Background: The Global Fund to Fight AIDS, Tuberculosis and Malaria is a robust vertical global health programme. The extent to which vertical programmes financially support health security has not been investigated. We, therefore, endeavoured to quantify the extent to which the budgets of this vertical programme support health security. We believe this is a crucial area of work as the global community works to combine resources for COVID-19 response and future pandemic preparedness. Methods: We examined budgets for work in Kenya, Uganda, Vietnam, Democratic Republic of the Congo, Guatemala, Guinea, India, Indonesia, Nigeria, and Sierra Leone from January, 2014 to December, 2020. These ten countries were selected because of the robustness of investments and the availability of data. Using the International Health Regulations Joint External Evaluation (JEE) tool as a framework, we mapped budget line items to health security capacities. Two researchers independently reviewed each budget and mapped items to the JEE. Budgets were then jointly reviewed until a consensus was reached regarding if an item supported health security directly, indirectly, or not at all. The budgets for the study countries were inputted into a single Microsoft Excel spreadsheet and line items that mapped to JEE indicators were scaled up to their respective JEE capacity. Descriptive analyses were then done to determine the total amount of money budgeted for activities that support health security, how much was budgeted for each JEE capacity, and how much of the support was direct or indirect. Findings: The research team reviewed 37 budgets. Budgets totalled US$6 927 284 966, and $2 562 063 054 (37·0%) of this mapped to JEE capacities. $1 330 942 712 (19·2%) mapped directly to JEE capacities and $1 231 120 342 (17·8%) mapped indirectly to JEE capacities. Laboratory systems, antimicrobial resistance, and the deployment of medical countermeasures and personnel received the most overall budgetary support; laboratory systems, antimicrobial resistance, and workforce development received the greatest amount of direct budgetary support. Interpretation: Over one-third of the Global Fund's work also supports health security and the organisation has budgeted more than $2 500 000 000 for activities that support health security in ten countries since 2014. Although these funds were not budgeted specifically for health security purposes, recognising how vertical programmes can synergistically support other global health efforts has important implications for policy related to health systems strengthening. Funding: Resolve to Save Lives: An Initiative of Vital Strategies.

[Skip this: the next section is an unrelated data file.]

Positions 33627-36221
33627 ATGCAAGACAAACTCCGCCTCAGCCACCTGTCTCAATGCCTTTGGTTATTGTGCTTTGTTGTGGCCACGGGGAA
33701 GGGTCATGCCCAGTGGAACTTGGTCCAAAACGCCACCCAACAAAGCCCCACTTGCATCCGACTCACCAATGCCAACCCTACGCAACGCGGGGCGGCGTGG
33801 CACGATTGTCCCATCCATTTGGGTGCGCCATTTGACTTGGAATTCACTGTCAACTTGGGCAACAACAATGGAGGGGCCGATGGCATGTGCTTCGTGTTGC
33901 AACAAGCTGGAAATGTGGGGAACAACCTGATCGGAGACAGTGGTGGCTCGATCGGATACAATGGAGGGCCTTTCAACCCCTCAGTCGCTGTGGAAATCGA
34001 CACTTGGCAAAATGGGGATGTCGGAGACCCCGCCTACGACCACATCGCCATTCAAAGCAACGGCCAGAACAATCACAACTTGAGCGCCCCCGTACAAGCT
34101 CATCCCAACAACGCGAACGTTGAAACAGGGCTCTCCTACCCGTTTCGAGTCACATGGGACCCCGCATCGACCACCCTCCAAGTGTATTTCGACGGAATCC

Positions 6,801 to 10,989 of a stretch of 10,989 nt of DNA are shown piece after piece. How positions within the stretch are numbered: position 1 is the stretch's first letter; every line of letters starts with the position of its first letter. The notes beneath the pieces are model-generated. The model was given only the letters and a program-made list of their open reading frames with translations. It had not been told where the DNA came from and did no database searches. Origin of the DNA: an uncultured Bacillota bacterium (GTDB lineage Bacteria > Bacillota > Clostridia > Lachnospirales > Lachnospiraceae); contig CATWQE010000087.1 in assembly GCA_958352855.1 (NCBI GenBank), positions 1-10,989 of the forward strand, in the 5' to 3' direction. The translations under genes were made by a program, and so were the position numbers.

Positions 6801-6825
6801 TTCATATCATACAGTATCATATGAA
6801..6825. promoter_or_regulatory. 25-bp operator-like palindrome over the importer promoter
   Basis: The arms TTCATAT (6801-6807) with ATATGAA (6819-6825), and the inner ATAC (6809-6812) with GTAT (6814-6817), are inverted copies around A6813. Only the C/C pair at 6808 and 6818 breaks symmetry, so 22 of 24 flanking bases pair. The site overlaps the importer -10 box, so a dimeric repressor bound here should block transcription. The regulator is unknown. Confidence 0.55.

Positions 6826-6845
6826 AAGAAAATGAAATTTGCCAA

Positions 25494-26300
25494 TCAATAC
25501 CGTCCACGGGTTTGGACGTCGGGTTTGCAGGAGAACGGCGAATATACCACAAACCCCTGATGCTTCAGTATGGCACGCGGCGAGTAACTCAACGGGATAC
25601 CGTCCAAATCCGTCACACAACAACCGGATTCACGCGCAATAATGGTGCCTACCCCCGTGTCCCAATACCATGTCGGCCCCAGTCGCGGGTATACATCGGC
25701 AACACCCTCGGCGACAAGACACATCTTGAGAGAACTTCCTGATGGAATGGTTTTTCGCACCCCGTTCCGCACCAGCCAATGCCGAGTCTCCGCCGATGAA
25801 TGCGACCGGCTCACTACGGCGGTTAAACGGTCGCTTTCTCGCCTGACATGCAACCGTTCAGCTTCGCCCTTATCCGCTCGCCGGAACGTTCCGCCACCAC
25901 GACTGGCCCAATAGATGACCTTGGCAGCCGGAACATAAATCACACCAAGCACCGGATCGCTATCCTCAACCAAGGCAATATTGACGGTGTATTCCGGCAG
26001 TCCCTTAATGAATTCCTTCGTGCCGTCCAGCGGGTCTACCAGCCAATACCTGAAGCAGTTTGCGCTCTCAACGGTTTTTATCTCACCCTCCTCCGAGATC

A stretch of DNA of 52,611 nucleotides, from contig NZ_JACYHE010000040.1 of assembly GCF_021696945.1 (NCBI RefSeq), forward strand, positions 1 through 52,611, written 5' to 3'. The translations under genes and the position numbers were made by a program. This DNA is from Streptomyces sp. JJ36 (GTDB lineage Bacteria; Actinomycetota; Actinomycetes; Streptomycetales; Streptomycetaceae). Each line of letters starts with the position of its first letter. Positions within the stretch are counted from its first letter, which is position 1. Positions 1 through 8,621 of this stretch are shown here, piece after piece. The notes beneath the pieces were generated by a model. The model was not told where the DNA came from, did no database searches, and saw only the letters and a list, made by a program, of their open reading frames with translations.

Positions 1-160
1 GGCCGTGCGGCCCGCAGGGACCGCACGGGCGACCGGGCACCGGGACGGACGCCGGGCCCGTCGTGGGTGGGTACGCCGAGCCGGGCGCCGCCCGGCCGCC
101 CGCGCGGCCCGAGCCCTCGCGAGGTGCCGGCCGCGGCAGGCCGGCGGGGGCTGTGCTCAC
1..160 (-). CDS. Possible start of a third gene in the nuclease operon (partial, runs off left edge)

The Lancet Global Health, Volume 9, February 2021,